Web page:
For the first time, Australia’s federal and state governments have agreed to impose mandatory packaging rules on manufactures and retailers attempting to reduce waste and boost recycling.
This agreement comes after years of the industry failing to reduce waste through its voluntary programs. The move has been seen as a major breakthrough and a positive change by conservationists. Tanya Plibersek, the federal environment minister, called the agreement “historic.”
Afterward, a press release laid out the new regulatory scheme that promotes a shift in the country toward a circular economy, minimizing waste and leading to materials being “recovered, reused, recycled, and reprocessed.”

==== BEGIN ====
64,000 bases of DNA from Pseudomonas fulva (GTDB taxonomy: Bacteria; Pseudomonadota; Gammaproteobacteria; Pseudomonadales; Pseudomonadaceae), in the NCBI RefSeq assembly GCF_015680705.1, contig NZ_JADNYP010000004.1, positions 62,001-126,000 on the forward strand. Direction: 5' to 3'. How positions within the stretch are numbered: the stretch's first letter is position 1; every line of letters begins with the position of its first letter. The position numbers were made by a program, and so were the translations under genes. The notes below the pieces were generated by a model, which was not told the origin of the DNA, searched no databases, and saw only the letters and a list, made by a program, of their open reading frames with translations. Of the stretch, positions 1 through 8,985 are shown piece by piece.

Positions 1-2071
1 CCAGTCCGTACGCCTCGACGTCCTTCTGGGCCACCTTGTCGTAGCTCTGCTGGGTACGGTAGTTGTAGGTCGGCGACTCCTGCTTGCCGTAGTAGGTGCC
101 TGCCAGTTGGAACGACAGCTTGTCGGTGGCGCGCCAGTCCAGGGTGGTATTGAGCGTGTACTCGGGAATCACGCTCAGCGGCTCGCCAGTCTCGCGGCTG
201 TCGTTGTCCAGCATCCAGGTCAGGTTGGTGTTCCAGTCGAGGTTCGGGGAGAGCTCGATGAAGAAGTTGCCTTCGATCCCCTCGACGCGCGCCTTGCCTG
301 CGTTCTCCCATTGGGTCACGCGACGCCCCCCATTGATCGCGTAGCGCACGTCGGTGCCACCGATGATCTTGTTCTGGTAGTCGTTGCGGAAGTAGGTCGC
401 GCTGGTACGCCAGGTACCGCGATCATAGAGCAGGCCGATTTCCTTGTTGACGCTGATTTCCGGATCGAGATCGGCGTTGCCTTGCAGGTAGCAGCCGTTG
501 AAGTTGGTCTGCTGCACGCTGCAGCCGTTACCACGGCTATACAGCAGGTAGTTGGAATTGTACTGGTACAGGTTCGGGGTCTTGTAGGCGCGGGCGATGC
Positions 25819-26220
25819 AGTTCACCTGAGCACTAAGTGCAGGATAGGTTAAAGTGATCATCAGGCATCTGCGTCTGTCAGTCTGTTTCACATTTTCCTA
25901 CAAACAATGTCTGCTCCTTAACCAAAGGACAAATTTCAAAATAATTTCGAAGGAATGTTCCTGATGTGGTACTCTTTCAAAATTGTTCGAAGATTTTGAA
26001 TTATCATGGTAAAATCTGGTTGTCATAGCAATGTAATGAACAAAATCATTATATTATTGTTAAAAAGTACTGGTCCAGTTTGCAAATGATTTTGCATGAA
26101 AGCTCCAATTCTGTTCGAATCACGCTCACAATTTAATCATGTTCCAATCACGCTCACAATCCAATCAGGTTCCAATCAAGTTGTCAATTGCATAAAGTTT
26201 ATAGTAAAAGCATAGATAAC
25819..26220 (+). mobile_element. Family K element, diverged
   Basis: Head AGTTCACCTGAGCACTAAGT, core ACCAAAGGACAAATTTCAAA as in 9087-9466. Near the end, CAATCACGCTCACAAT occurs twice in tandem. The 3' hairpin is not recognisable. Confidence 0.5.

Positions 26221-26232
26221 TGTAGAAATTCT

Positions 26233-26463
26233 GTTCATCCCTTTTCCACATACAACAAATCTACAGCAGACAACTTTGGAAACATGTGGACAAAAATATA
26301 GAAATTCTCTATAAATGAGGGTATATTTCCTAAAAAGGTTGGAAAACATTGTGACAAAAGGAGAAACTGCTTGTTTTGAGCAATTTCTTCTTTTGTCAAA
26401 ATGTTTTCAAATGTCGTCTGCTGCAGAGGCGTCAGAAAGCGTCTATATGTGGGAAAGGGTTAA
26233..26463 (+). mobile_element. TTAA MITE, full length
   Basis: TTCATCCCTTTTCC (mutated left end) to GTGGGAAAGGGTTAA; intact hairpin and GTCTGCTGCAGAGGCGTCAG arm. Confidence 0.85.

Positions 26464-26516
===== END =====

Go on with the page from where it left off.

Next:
The agreement promises rules for packaging designs based on the best international practices and would regulate harmful chemicals and contaminates, keeping them out of the process.
An official review conducted in April uncovered that Australia was only recycling about 18% of its plastic packaging, which would fall well short of its 70% target by 2025. Plibersek commented that, while some in the industry had reduced their impact voluntarily, it has “just not [been] enough.”
According to the minister, major companies, including Nestle, Unilever, and Coca-Cola, are supporting this mandated regulation.
“We need to dramatically reduce packaging waste, and the harmful chemicals that destroy our environment. We see packaging in the guts of dead birds, floating in our oceans, destroying nature as it takes generations to degrade,” Pilbersek said. “Put simply, we’re making too much, using too much, and too much is ending up in landfill.”